# Matrix representation and eigenvectors

Let $P_3(\mathbb{R})$ be the real vector space consisting of real polynomials of degree $\le2$. Observe the mapping:

$$L: P_3(\mathbb{R}) \to P_3(\mathbb{R})$$ defined by: $$L(\alpha+\beta x + \gamma x^2) = (\alpha + 4\beta + 16\gamma)-(\beta+8\gamma)x+\gamma x^2$$

1) Find the matrix representation $_V[L]_V$ for L with respect to the basis $V = (1,x,x^2)$

Now let $P_3(\mathbb{R})$ be an inner product space with the inner product: $$\langle p,q \rangle= p(1)q(1)+p(2)q(2)+p(3)q(3)$$ with the orthogonal basis $W=(w_1,w_2,w_3)$ where: $$w_1 = 1, w_2 = -2+x, w_3 = 10-12x+3x^2$$ 2) Show that $w_1,w_2,w_3$ are eigenvectors for $L$, and find the corresponding eigenvalues. Explain why $L$ is orthonormal diagonalizable.

1) We know that $_V[L]_V = ([L(v_1)]_V \ [L(v_2)]_V \ [L(v_3)]_V= \begin{pmatrix} 1 & 0 & 0 \\ 4 & -1 & 0 \\ 1 & -8 & -1\\ \end{pmatrix} = A$

2) The definition of an eigenvector is that an element $v \in V\ \text\ \text{{0}}$ is an eigenvector for $L$ if $L(v) = \lambda \cdot v$. This can be used for the matrix representation as $A\cdot v= \lambda \cdot v$

$A \cdot w_1 = \begin{pmatrix} 1 & 0 & 0 \\ 4 & -1 & 0 \\ 1 & -8 & -1\\ \end{pmatrix} \cdot \begin{pmatrix} 1 \\ 0 \\ 0 \\ \end{pmatrix} =\begin{pmatrix} 1 \\ 4 \\ 1 \\ \end{pmatrix}$

...

So I am pretty sure that I have computed the matrix representation wrong, but I cannot see what I have done wrong. Could someone point out what I have done wrong with the matrix representation and if this is the right method to find the eigenvectors and eigenvalues for $L$?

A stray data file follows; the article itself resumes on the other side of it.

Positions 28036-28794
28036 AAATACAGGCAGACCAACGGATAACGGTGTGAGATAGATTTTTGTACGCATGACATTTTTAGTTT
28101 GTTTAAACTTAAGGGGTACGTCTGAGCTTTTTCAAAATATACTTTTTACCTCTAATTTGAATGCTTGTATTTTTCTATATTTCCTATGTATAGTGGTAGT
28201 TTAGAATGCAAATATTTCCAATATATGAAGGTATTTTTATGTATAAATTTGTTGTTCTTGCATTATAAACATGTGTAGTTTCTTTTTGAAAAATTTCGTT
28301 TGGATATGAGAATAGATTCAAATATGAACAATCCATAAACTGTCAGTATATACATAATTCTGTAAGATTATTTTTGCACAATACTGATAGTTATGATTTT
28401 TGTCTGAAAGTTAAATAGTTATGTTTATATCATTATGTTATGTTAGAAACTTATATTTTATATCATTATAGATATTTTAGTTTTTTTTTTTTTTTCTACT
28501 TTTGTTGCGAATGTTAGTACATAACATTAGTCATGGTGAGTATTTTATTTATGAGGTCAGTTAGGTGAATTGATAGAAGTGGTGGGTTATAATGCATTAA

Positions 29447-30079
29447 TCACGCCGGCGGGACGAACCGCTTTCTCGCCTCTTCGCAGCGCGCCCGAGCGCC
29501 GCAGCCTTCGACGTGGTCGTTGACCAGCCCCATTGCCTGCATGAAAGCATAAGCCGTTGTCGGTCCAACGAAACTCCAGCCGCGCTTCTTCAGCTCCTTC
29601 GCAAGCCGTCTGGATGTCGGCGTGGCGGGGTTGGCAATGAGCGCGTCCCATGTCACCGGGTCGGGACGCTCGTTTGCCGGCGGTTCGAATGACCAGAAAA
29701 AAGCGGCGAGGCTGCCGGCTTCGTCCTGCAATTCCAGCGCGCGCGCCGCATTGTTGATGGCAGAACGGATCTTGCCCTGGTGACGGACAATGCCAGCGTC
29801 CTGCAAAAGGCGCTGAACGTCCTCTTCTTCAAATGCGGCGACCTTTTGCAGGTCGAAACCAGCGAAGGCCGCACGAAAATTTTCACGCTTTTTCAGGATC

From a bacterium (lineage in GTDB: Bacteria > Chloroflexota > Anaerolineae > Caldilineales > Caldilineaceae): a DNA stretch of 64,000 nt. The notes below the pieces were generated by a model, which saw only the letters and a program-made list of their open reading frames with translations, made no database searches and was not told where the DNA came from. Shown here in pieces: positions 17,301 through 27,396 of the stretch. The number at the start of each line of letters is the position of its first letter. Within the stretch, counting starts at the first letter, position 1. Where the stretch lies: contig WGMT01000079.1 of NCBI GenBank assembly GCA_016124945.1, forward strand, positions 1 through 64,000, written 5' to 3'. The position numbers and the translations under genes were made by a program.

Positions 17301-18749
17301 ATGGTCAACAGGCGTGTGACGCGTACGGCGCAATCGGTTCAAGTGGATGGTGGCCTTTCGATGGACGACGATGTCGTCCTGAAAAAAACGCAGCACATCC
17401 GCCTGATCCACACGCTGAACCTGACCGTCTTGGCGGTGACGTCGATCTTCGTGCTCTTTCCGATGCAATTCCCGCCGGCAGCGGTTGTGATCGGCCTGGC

$L(1)=1=1+0x+0x^2$, right? So, the entries of the first column should be $1$, $0$, and $0$.
In fact, your matrix is the transpose of the right one. (well, almost. The entry at the lower right corner is $1$, not $-1$.)
• Ah, I did it by taking $L(1) = \begin{pmatrix} 1 \\ 0x \\ 0x^2 \\ \end{pmatrix}$ So the matrix is going to be $\begin{pmatrix} 1 & 4 & 1 \\ 0 & -1 & -8 \\ 0 & 0 & 1\\ \end{pmatrix}$ Now by computing the matrix A with $w_1,w_2,w_3$ I get that: $A\cdot w_1 = \begin{pmatrix} 1 \\ 0 \\ 0 \\ \end{pmatrix}$ $A\cdot w_2 = \begin{pmatrix} 2 \\ -1 \\ 0 \\ \end{pmatrix}$ which is good, but for the last one I get: $A\cdot w_3 = \begin{pmatrix} -35 \\ -12 \\ 3 \\ \end{pmatrix}$ – Martin Winther May 30 '18 at 13:05
• My bad - stupid mistake on my part (exam stress) - I forgot to write a $16\gamma$ it is fixed now and I get $A\cdot w_3 = \begin{pmatrix} 10 \\ -12 \\ 3 \\ \end{pmatrix}$ Which means that the eigenvalues are -1 and 1 and since $w_1, w_2, w_3$ is an orthogonal basis it is possible to create a orthogonal basis of the eigenvectors, which means that $L$ is orthogonal diagonalizable. – Martin Winther May 30 '18 at 13:23